But some companies have already moved forward with it. Volvo Car AB announced in 2019 that it was going to deploy in-car cameras to prevent intoxicated and distracted driving.
“I will not celebrate until we have it implemented,” Snyder said. “Until it’s actually on cars and in place working and saving lives, I can’t stop.”
The Automotive Coalition for Traffic Safety said earlier this year that its first product with new alcohol-detection technology, which is a small sensor that drivers breathe into to detect alcohol concentration, will be available for licensing in commercial vehicles in late 2021. It was developed after research and testing by the Driver Alcohol Detection System for Safety Program, which is a partnership with industry and NHTSA.
John Bozzella, CEO of the Alliance for Automotive Innovation, said the group appreciates lawmaker and stakeholder efforts “to advance a legislative approach that provides NHTSA the ability to review all potential technologies as options for federal regulation” and to decide “whether any specific technologies meet the standard for consumer vehicles.”
Because the requirement would only apply to new cars, and the average car on the road is 12 or 13 years old, it will take time for the rollout process to be comprehensive, said Russ Martin, senior director of policy and government relations for the Governors Highway Safety Association.
“The implementation of the legislative requirements by those agencies will be key to the success of the legislation,” said David Harkey, president of the Insurance Institute for Highway Safety and the Highway Loss Data Institute. “The final measure of success will be: do we reduce the fatality numbers?”
Many of the safety provisions in the bill were crafted and passed out of the Senate Commerce, Science, and Transportation Committee earlier this year as part of the five-year reauthorization of surface transportation programs that ended up in the larger infrastructure bill.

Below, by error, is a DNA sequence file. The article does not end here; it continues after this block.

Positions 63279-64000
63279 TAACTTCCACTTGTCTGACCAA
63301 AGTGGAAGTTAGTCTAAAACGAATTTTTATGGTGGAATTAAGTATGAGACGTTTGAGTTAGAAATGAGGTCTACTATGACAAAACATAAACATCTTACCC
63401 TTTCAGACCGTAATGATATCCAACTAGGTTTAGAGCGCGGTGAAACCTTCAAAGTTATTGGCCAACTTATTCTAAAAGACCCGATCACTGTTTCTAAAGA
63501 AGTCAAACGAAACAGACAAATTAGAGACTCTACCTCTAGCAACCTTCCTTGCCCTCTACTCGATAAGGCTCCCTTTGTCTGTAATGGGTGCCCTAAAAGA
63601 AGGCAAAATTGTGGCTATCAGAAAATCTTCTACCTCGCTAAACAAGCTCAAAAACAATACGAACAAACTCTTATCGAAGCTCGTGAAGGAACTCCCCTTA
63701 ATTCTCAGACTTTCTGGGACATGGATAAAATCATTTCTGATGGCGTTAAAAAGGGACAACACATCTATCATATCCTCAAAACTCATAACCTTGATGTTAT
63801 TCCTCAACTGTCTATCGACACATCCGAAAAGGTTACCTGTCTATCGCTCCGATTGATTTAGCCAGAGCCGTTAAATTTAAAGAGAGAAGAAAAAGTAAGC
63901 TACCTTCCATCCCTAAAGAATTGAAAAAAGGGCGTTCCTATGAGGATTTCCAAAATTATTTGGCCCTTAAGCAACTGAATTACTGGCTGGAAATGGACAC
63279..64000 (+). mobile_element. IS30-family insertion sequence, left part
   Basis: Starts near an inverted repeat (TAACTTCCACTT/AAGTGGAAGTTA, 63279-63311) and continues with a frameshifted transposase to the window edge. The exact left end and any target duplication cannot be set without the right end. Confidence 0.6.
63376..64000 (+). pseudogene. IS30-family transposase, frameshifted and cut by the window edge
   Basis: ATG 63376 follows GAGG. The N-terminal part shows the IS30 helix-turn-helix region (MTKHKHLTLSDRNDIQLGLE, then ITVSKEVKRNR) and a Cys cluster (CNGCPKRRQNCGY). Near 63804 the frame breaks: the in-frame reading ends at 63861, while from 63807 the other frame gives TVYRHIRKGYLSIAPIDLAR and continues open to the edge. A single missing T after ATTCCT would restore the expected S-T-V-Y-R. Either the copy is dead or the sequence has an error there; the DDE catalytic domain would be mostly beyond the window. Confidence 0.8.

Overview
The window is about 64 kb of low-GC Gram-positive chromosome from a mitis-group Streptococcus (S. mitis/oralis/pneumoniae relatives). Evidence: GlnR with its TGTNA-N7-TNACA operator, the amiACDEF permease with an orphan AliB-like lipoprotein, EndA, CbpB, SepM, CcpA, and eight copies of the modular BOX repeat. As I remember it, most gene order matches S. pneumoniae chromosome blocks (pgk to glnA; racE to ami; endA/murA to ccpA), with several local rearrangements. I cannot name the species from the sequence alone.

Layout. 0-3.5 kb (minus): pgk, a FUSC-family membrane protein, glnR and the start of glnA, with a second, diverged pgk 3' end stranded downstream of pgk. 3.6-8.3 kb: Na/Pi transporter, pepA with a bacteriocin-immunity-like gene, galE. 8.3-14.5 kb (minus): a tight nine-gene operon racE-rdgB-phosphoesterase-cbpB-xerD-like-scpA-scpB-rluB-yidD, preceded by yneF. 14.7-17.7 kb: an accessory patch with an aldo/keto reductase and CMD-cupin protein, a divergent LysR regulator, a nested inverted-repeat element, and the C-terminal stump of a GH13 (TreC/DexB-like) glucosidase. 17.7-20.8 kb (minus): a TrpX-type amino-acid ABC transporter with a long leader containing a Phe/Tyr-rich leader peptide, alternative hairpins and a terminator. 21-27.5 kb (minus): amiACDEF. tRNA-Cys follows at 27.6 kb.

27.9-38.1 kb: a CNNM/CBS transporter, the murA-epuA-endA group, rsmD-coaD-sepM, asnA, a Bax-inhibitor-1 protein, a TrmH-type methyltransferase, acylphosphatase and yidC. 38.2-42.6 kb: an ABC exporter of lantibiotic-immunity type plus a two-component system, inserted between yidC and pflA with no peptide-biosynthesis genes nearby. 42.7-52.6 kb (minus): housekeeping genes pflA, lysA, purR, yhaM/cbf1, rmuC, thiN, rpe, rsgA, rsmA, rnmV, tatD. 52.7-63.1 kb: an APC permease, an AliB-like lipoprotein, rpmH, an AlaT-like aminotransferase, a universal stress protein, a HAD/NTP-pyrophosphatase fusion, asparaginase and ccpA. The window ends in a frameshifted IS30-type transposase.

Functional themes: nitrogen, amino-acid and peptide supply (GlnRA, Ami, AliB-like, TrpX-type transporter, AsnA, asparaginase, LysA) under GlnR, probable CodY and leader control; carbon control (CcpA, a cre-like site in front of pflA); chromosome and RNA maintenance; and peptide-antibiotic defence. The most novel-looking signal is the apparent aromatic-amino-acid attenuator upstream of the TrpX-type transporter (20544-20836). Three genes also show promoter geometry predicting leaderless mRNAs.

Truck Safety Changes
The infrastructure bill also includes provisions to stop non-alcohol related accidents.
When a truck hit Marianne Karth’s car in 2013, spinning her vehicle around and sending it backwards into the back of the tractor trailer, the truck’s rear underride guard came off. The back of her car—where her two teenage daughters, AnnaLeah and Mary, were sitting—went under the truck. The girls were killed, while Karth and her son, who were sitting in the front seat, survived.
“It was a horrific crash,” Karth said. “But it wasn’t that the truck was bigger than us, because I was in that same crash with the big truck. It was the underride that we learned was the problem.” Karth has since had hundreds of meetings with lawmakers and staffers advocating for underride legislation.
The infrastructure bill calls for updated regulations on rear underride guards but puts the onus on the Transportation Department to decide whether it will mandate the strongest guards.
“Hopefully, they will require that, but if they don’t, it’ll be like a sham, like a totally useless revision that will still leave the potential for trucks, even new trucks, to be out in the road that people can die under,” Karth said.
The bill also requires research on the feasibility of side underride guards, which the industry has opposed mandates on. Dan Horvath, vice president of safety policy at the American Trucking Associations, said rear underride guards have been installed on trucks for a number of years and the group has been supportive of strengthening standards around that.
“With anything, we prefer the regulatory approach, which allows notice and comment,” Horvath said. “It gives stakeholders the ability to provide comment and feedback.”
The provision seeking regulation on automatic emergency brakes falls short of requiring them on all types of trucks as advocates sought. Joan Claybrook, a former NHTSA administrator, said the Transportation Department should view the directives “as a floor and not a ceiling for what can be achieved.”
“Like air bags, which I worked on in the 1970s and 80s as administrator of the National Highway Traffic Safety Administration, AEB is a game-changing, life-saving technological advancement,” she said.